Tick-borne diseases are the most prevalent vector-borne diseases in Europe, and are predicted to further rise in the near future. Tick-borne diseases other than Lyme borreliosis and tick-borne encephalitis have been largely neglected and knowledge on their incidence and clinical presentation is minimal due to the lack of awareness and diagnostic tests. We have mounting published and unpublished data that Dutch people are frequently exposed to, and infected with, other tick-borne pathogens, such as Borrelia miyamotoi, Anaplasma phagocytophilum, Neoehrlichia mikurensis, as well as Babesia and Rickettsia species. With over one million tick bites per year in the Netherlands, 30% of ticks being infected with another tick-borne pathogen, increasing incidences of ticks and tick-borne diseases in Europe, and also our recent discovery of tick-borne encephalitis virus in Dutch ticks, roe deer and humans, there is a need for awareness, knowledge, diagnostic tests and clinical case definitions for all tick-borne diseases, not only for Lyme borreliosis.
Therefore, in a multidisciplinary and collaborative effort between primary care, academia and public health we will aim to:
1) Improve supportive diagnostic tools for the diagnosis of other tick-borne diseases.
We will develop and test molecular and serological tests that are based on European isolates/strains of the various TBPs. To this end, we will make use of European isolates of other tick-borne pathogens and a unique collection of sera from patients with other tick-borne diseases and controls that are available within the institutes of the project team and collaborating partners;
2) Study the incidence of other tick-borne diseases in selected patient groups in the Netherlands.
We will perform both retrospective analyses and a prospective clinical study and we will use the improved diagnostic tools (point 1). These studies will gain insight into the incidence, clinical characteristics and impact of other tick-borne diseases in the Netherlands. Both retrospectively and prospectively we will perform clinical studies to assess the incidence of tick-borne diseases. The focus of this Key Objective will be on patients with a febrile illness after a tick bite. Archived sera from well-documented patients are available through sera collections of the institutes of the project team and collaborating partners and will be retrospectively tested for antibody responses against tick-borne pathogens. In addition, patients with acute febrile illness after a tick bite (to a maximum of 4 weeks) will be enrolled through www.tekenradar.nl in a prospective setting. This website has proven successful as an inclusion platform for two earlier ZonMw-funded clinical studies on tick bites and tick-borne diseases. At enrollment, acute febrile patients will be screened and patients will only be invited for the study if other etiologies than TBP infection are unlikely (through screening by questionnaires and a telephonic interview). After inclusion and informed consent blood samples and online follow-up questionnaires will be taken and if the participant has consented the treating physician is contacted for additional information. Detection of (antibody responses against) tick-borne pathogens in the “tick bite followed by fever” cases will be compared to detection in controls that reported a tick bite not followed by fever, and healthy controls. Since a preliminary analysis reveals that fever is reported after 3-6% of tick bite reports on www.tekenradar.nl, and 10.000 tick bites are reported on this website each year, we expect to enroll at least 600 cases in 3 years.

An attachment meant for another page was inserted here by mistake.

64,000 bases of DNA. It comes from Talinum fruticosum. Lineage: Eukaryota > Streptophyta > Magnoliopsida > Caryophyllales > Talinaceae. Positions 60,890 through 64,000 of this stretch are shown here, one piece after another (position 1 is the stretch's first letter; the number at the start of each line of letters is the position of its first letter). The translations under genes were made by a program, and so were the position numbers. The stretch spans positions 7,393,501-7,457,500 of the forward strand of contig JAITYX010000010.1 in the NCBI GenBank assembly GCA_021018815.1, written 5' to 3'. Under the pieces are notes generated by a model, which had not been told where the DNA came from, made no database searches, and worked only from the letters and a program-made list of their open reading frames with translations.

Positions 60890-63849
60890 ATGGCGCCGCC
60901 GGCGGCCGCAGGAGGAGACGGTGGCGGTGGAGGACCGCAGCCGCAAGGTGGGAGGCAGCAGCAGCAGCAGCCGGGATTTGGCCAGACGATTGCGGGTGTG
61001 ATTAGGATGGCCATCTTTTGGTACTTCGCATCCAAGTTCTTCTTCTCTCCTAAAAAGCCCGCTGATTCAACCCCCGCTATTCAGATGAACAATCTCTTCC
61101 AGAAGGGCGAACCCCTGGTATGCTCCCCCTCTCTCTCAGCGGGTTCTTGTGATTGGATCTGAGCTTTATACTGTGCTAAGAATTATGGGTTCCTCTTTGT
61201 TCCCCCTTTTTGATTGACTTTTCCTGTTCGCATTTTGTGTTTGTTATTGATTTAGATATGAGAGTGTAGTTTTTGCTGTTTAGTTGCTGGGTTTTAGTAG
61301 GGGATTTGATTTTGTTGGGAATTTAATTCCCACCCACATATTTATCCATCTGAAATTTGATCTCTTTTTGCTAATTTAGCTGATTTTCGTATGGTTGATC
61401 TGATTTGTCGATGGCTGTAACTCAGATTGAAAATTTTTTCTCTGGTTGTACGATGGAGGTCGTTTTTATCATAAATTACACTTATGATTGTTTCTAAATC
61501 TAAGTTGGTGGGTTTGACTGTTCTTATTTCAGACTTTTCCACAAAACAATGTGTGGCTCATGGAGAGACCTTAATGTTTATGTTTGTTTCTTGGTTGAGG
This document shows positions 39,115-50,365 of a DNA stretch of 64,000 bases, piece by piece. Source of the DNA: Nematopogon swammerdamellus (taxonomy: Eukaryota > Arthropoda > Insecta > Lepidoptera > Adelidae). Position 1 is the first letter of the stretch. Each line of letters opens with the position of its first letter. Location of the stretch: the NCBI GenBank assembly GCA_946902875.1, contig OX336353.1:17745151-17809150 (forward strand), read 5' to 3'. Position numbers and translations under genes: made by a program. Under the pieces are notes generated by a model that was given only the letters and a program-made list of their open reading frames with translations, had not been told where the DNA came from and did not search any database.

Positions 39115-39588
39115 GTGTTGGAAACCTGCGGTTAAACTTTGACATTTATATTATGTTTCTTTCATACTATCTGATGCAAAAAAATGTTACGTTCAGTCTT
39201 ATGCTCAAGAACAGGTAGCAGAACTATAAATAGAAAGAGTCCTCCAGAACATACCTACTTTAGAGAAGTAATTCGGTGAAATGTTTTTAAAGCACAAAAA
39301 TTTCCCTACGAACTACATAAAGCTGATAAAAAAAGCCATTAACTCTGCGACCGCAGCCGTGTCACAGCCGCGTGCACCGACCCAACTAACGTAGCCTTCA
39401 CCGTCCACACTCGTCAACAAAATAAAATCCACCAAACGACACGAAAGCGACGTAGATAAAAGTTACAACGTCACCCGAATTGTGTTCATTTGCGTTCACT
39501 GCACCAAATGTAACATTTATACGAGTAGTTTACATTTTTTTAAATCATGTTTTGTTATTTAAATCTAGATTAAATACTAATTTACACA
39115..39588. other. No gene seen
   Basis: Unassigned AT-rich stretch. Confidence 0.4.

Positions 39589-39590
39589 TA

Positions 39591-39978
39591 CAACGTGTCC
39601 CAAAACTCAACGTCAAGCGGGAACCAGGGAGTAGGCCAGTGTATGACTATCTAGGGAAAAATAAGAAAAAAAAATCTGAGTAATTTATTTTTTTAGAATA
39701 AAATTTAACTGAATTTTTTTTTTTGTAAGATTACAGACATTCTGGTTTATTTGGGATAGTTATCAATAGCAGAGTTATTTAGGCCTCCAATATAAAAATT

3) Establish case definitions and a national guideline for the diagnosis, treatment and management of other tick-borne diseases in the Netherlands, raising awareness for other tick-borne diseases and providing guidance for (primary) health care professionals.
As part of this Key Objective the established infrastructure, methodology and network of the National Coordination Center for Communicable Disease Control (RIVM-LCI) will be used. The results from the studies described above (point 1 and point 2) will form a strong basis for, and increase the impact of, the case definitions and guideline.
Thus, our project will aid in the understanding of the medical and societal impact of other tick-borne pathogens and tick-borne diseases, and will boost the knowledge, awareness and diagnostic support for other tick-borne diseases amongst the public and clinicians. Importantly, we will also generate clear-cut and tangible results, such as new diagnostic tests, case definitions and a new guideline, which will be directly implemented into daily clinical practice. This will be informative and useful for the public, as well as health care professionals, and will thus lead to an improved case detection and management of patients that have been exposed to tick-borne pathogens.